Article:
19. The invention according to claim 15, wherein said hollow body comprises a cylinder having a lower end portion in the form of a tubular extension of reduced diameter open at its lower end to admit liquid into the body as the liquid rises in the tank to trap air in the upper portion of the body, and means for venting the trapped air from the upper portion of the body by the pressure of the liquid rising therein.
20. An inlet valve and float control mechanism comprising a valve unit including a body having a liquid passage therethrough, means for coupling the body at one end of the passage to a liquid supply pipe, a valve ball, means for supporting the ball in closing position relative to the other end of the passage, a bracket mounted on the valve body adjacent to the valve ball, said bracket embodying two-spaced upstanding arms between which said valve ball is located, each of said arms comprising two spaced apart portions, an elongate lever plate having one end pivotally connected to and between the portions of one arm and extending across and in engagement with said valve ball and disposed between and extending beyond the portions of the other arm, a thrust element comprising a length of spring metal of band form bent upon itself to form two legs, each terminating in an angular tongue, said tongues being in overlapping relation, the band having an aperture through the bent portion thereof and the tongues having apertures arranged to be brought into alignment by springing the legs toward one another, said thrust element having one of said legs between and pivotally supported on the said portions of said other arm above and engaging the top of the lever, the thrust element when rocked in one direction forcing the lever against the ball to press the ball to valve closing position, a float, and a rod passing between the legs of the thrust element and through the aperture in the bent portion thereof and through the apertures in said tongues, said rod having the float attached to one end thereof.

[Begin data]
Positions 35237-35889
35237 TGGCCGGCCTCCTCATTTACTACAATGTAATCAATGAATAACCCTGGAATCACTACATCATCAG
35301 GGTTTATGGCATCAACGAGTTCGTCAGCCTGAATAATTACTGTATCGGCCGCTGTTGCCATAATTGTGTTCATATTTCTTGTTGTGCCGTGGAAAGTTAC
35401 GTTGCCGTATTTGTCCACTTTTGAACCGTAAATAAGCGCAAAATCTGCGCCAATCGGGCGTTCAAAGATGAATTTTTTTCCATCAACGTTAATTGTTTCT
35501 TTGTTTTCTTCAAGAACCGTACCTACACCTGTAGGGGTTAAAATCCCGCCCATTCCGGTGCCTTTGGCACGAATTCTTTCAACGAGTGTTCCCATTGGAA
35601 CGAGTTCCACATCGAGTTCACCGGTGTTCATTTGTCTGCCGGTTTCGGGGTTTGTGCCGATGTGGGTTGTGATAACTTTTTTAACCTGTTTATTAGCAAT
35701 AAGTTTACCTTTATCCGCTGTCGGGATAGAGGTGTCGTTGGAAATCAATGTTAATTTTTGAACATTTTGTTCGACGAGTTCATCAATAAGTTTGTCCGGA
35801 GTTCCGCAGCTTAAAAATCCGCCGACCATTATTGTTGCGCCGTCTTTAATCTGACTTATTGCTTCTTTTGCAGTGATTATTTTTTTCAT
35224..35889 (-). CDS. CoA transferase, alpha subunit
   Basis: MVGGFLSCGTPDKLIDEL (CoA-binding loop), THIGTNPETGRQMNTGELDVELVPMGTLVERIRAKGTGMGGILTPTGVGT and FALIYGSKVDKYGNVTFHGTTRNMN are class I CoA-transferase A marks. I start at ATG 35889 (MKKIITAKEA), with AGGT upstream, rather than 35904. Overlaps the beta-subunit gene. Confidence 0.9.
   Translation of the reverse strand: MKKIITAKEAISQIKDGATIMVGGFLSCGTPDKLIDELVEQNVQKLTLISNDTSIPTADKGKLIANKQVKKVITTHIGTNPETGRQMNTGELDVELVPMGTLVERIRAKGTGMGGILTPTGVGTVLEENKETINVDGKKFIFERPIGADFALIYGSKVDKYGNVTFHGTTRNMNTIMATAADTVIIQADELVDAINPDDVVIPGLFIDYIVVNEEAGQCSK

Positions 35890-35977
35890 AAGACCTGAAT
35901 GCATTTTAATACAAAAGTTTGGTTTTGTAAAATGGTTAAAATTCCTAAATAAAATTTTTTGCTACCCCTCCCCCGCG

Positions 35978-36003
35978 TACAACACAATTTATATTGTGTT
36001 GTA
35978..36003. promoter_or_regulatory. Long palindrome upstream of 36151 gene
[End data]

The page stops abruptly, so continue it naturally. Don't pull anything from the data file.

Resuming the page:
21. The invention according to claim 20 with an air trapping and releasing means operatively coupled with the other end of said float rod and operating to alternately trap and release air by the rise and fall of the liquid level in the receptacle to restrain movements of the float by the rise and fall of the liquid level and impart a snap action to the opening and closing of the valve.
References Cited in the file of this patent UNITED STATES PATENTS 1,312,678 Brien Aug. 12, 1919 2,394,994 Gibb Feb. 19, 1946 2,487,490 Sterrett Nov. 8, 1949 2,737,968 Lang Mar. 13, 1956